Burial site reportedly found for rebel officer who occupied York
This map from ‘East of Gettysburg’ shows the location of various units in Jubal Early’s division as his Confederates invaded York in the days before the Battle of Gettysburg. One of his commanders, Isaac E. Avery, directed a brigade that lodged in York for nearly two days. Avery was later mortally wounded in fighting at Gettysburg, and his burial site has reportedly been identified. Background post: Civil War in York County, by the numbers.
The Associated Press has reported that the burial site of Col. Isaac E. Avery probably has been identified in Hagerstown.
The Civil War colonel, temporary head of North Carolina brigade, was mortally wounded in fighting on Cemetery Hill in Gettysburg.
Before Gettysburg, Avery was in York… .
He was the commanding officer in wounded officer Robert F. Hoke’s group of North Carolinians. His men entered York, along with division commander Jubal Early, via East Berlin and Weigelstown.
They camped in and around York – in the market sheds in Centre Square, the Penn Park military hospital and the old fairgrounds in southeast York. It was his men that townspeople had the most contact with.
Two other brigades camped out along the Codorus Creek, north of town. And the last brigade – John B. Gordon’s – marched to Wrightsville in an unsuccessful attempt to take the Susquehanna River bridge.
His was the group of invaders that caused eye-witness Cassandra Small to write after their departure:
“They were so filty looking! Only think! Our market house, where some slept, was literally alive. A man had to be largely paid to clean it; had to turn the hose all over it. Oh, you can form no idea of their appearance.”
Well, the North Carolinians took their lice with them to Gettysburg, where about one-third of Avery’s unit bravely died against a well-grounded enemy.
The Associated Press story on the finding of the colonel’s burial spot follows:
The Civil War spawned countless human narratives, each seemingly more heart-wrenching than the last. But few of those narratives matched the drama surrounding the final moments of Confederate Col. Isaac Erwin Avery.
The date was July 2, 1863, the opening day of the Battle of Gettysburg. Avery’s North Carolina unit was ordered to attack a heavily fortified Union position on East Cemetery Hill. Leading the charge on a white horse, Avery was struck in the neck by a musket ball.
As he lay dying, a close friend, Maj. Samuel McDowell, managed to reach Avery’s side. So badly wounded that he was unable to speak, Avery dipped the point of a stick or some other sharp object into his blood and scratched out on a piece of paper his last words, “Major, tell my father I died with my face to the enemy.”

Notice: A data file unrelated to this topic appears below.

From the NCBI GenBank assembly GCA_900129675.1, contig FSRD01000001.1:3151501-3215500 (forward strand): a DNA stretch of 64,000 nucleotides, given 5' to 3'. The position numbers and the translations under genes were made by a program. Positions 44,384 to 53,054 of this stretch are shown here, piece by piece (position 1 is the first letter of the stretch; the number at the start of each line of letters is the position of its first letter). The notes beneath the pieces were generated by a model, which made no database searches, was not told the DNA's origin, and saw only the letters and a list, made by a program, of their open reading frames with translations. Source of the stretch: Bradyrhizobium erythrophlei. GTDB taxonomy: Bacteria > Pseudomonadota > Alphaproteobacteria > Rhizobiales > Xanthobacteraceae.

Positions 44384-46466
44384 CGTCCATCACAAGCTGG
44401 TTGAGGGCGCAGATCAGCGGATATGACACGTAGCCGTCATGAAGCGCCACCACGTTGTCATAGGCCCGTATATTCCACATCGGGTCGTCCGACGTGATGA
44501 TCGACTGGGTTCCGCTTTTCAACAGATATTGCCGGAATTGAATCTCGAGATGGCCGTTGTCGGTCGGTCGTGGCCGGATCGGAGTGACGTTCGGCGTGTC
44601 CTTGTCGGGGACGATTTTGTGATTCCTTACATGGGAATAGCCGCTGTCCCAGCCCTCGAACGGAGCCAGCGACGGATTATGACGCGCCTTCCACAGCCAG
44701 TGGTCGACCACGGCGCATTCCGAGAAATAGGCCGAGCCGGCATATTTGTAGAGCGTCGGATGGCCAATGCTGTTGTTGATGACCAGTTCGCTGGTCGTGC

That final message is preserved in historical archives in Raleigh, N.C. But for nearly a century and a half, Avery’s descendants have been trying to discover where his body is buried.
Now they know, thanks to the efforts of a Hagerstown history buff named Richard Clem.
Clem, 67, says he’s always been fascinated by the story of Avery’s death.
“Seems like it’s always been in the back of my mind,” he said. “And I knew that a good many of those Averys had kept coming up and looking for him.”
Indeed, Avery’s family knew only he had been buried on land overlooking the Potomac River at Williamsport as the Rebel troops made their long march back home. Members of Avery’s family made repeated trips to Williamsport right after the war, continuing their hunt for his grave up to the 1960s.
Unknown to the family, Maryland Gov. Oden Bowie had appropriated $5,000 after the war to find and rebury the thousands of Confederate soldiers buried in shallow graves near Sharpsburg, Williamsport and other areas of Washington County in western Maryland.
The governor bought three acres inside Hagerstown’s Rose Hill Cemetery for what became known as the Washington Confederate Cemetery, conscious that many Northerners objected to burying fallen Rebel soldiers in the national cemetery at Antietam.
Clem obtained a list of the 346 identified Confederate bodies that had been reinterred. There are 2,122 unidentified Confederates buried there, as well.
On the list, Clem found a notation, “Buried in the public graveyard at Williamsport,” and with it, “Col. J.E. Ayer, 6th N.C.S.T., July 3, 1863.”
He knew that Avery’s 6th North Carolina Infantry regiment had been known back home during the war as the Sixth North Carolina State Troops, and that its soldiers wore waist belt plates, reading in raised letters: “6th INF _ N.C.S.T.”
But what he also deduced was that the “J” listed as the soldier’s first initial actually could be an “I” for Isaac, and that “Ayer” actually could be “Avery.”
“These two minor errors were common during the Civil War and are understandable when considering the marker at the grave site, more than likely made of wood, and … badly weather-beaten and barely legible” by the time Bowie’s workers found the Williamsport graves, Clem wrote.
Further proof, he said, is that the list shows that three other soldiers, also from North Carolina, were found buried nearby.
“So it has to be him,” he said. “There’s no one else even comes close to that (information). It has to be Avery.”
Avery’s family was delighted with the news. Bruce Avery, a descendant of the Confederate colonel, who lives on Kent Island, recently dedicated a granite marker at the Rose Hill Cemetery in his ancestor’s honor.
For additional Civil War blog entries, see /yorktownsquare/war/civil_war.